Writing in Your Major

Tips From Tutors

Fire Starters

When it comes to creative writing, sometimes the most difficult part can be discovering what you want to write about. Due to the virtually limitless possibilities, it can seem daunting to choose a topic. Like rubbing two sticks together to start a fire, thinking about a subject fort your piece can be a laborious and frustrating process. But once you get that spark, the fire catches and takes on a life of its own. In order to get those creative sparks flying and help you figure out what kinds of things you would like to write about, here are a few firestarters to help kindle those memories, emotions, experiences, and observations that will fuel your creative fire.

The following are in no particular order by the genre to which they might apply—use the questions and prompts to help get your ideas flowing and then apply the ideas to your genre as you see fit and appropriate (along with simply reading and thinking about them, you might consider taking each of these “mini-prompts” and doing a short free-write on one or two to give yourself a start).

  • Think of a unique person you knew/know. How has that person impacted your life? Or, draw a character sketch of that person (if you are thinking of writing a fictional piece, use that character sketch to help you create one of you literary characters).
  • Write an imagined history of someone you know but whom you do not know very much about. Where is this person coming from? What experiences might this person have gone through to become who he/she is today? Is there something about this person that you always wondered about but were never sure about? Here is your chance to blend the real and the fictitious to satisfy your desire for an answer.
  • Has something happened to you recently that you feel has affected you in some way? Write about it.
  • Have you ever seen or experienced something that fundamentally changed you as a person?
  • Describe in as much detail as possible a particular emotion (this lends itself well to poetry!).
  • You have eight sentences to recount a childhood memory and use it to get some kind of “point” across. Choose your words carefully!
  • Use your favorite song as inspiration—what is this song talking about? Can you see any connections to your life? Better yet, just let the song play and close your eyes. What are you thinking about? Write about it.
  • Use a photograph or piece of art as inspiration. Why does that image resonate with you? What story does it tell? What sensations does it make you think of? Describe them.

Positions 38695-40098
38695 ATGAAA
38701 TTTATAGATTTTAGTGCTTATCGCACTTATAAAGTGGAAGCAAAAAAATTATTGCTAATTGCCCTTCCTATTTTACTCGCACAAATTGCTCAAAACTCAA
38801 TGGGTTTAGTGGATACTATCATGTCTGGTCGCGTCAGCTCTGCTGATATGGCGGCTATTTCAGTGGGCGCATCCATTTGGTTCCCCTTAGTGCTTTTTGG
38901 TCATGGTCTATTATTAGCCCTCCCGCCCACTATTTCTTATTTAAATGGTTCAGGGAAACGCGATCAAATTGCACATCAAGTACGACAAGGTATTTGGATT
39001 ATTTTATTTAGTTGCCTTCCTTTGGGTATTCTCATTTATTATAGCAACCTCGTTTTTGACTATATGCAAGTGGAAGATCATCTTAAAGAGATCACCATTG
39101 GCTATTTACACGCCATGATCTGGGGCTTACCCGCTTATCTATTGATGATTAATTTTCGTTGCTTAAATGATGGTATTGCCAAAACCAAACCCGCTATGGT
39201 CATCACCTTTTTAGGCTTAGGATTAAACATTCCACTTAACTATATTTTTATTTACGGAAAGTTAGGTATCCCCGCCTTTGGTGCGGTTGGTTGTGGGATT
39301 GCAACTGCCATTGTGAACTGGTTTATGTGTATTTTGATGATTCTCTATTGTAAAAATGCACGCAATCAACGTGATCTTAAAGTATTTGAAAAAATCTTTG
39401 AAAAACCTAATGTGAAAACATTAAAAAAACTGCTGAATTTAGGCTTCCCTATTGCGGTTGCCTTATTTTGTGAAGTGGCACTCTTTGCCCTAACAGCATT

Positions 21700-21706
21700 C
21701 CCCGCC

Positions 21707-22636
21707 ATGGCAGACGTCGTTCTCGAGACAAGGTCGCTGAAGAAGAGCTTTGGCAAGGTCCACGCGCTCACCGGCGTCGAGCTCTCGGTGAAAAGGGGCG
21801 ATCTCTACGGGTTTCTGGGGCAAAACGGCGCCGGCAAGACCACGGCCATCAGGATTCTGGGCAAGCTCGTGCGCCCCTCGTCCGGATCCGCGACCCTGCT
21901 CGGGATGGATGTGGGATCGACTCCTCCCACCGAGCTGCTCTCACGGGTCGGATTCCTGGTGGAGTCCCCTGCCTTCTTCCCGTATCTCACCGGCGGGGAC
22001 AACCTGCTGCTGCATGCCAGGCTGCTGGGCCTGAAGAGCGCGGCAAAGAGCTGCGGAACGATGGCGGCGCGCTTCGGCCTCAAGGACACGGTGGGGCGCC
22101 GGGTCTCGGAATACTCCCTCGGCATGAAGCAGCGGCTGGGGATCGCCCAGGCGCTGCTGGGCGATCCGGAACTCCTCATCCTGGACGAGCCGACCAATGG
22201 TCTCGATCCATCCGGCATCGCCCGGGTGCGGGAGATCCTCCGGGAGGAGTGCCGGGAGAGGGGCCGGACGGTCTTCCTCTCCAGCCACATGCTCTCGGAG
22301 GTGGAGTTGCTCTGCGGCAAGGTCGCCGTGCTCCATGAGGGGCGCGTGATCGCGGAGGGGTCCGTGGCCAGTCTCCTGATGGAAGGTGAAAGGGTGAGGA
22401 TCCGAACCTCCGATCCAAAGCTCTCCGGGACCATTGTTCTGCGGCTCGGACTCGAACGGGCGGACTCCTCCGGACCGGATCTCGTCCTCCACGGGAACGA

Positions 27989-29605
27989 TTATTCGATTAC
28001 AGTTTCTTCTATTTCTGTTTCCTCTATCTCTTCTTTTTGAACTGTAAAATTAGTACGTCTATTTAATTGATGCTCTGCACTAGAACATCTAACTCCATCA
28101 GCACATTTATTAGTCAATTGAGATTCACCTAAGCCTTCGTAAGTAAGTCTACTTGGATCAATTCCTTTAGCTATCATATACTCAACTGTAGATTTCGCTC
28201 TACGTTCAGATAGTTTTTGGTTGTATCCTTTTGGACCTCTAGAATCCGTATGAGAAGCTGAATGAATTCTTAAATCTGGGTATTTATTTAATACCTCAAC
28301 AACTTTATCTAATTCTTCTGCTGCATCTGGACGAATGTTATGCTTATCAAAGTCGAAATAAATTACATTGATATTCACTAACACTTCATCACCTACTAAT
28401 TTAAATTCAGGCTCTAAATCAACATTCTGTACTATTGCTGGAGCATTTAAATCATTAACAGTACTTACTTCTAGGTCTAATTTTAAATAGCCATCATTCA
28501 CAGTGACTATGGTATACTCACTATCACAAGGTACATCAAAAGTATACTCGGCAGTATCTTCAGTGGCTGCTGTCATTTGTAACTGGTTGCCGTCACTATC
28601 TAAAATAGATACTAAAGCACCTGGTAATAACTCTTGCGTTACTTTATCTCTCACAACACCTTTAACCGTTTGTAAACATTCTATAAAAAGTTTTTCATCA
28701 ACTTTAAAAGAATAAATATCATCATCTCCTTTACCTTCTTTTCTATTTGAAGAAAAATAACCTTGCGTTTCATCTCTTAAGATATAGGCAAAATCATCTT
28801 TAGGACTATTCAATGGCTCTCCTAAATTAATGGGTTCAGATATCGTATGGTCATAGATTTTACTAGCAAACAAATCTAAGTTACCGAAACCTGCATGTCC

• Write from the point of view of a fictional character or historical figure who interests you. Why do they do what they do? If they've done bad things, how would they defend themselves?
  • Pick a line from your favorite poem or novel. Use it as a jumping off point for your own writing. Make sure to quote your source properly, though!
  • Make a list of characteristics your writing typically has. Then write a piece that has as many of these characteristics as possible-- the most "you" piece of writing possible. Then make a list of what your writing is not. Try to write about the same topic in the most "anti-you" way possible. What do you learn about your writing? Do you like one piece more than the other?
  • Set a timer for ten, fifteen, or twenty minutes. Start writing and don't stop until the timer goes off, even if this means writing what seems like nonsense.
  • Write a letter—but here's the catch—it's not to a person, but instead to an object, idea, or place.
  • This link has a variety of journaling ideas that can spark your creativity! These are especially good for poetry or freewriting. Mayer-Bernadette Experiments from University of Pennsylvania
  • This link has tons of little “idea sparkers” (some of them more formal and serious, others goofy and for fun). Check them out and see if one leads you in a direction (or at least gets you thinking about something, even if it is completely unrelated) you might want to pursue! www.creativewritingprompts.com
  • Also check out the resources on the National Novel Writing Month website. They have lots of character building and scene building advice for creative writers.

Ideas for a topic or subject are literally all around you…start actively looking, listening, and thinking about your surroundings and I’m sure you’ll come up with something (and if you are still stuck, be sure to check out the “How Do I Get Started” section of the “General Tips” page for more advice)!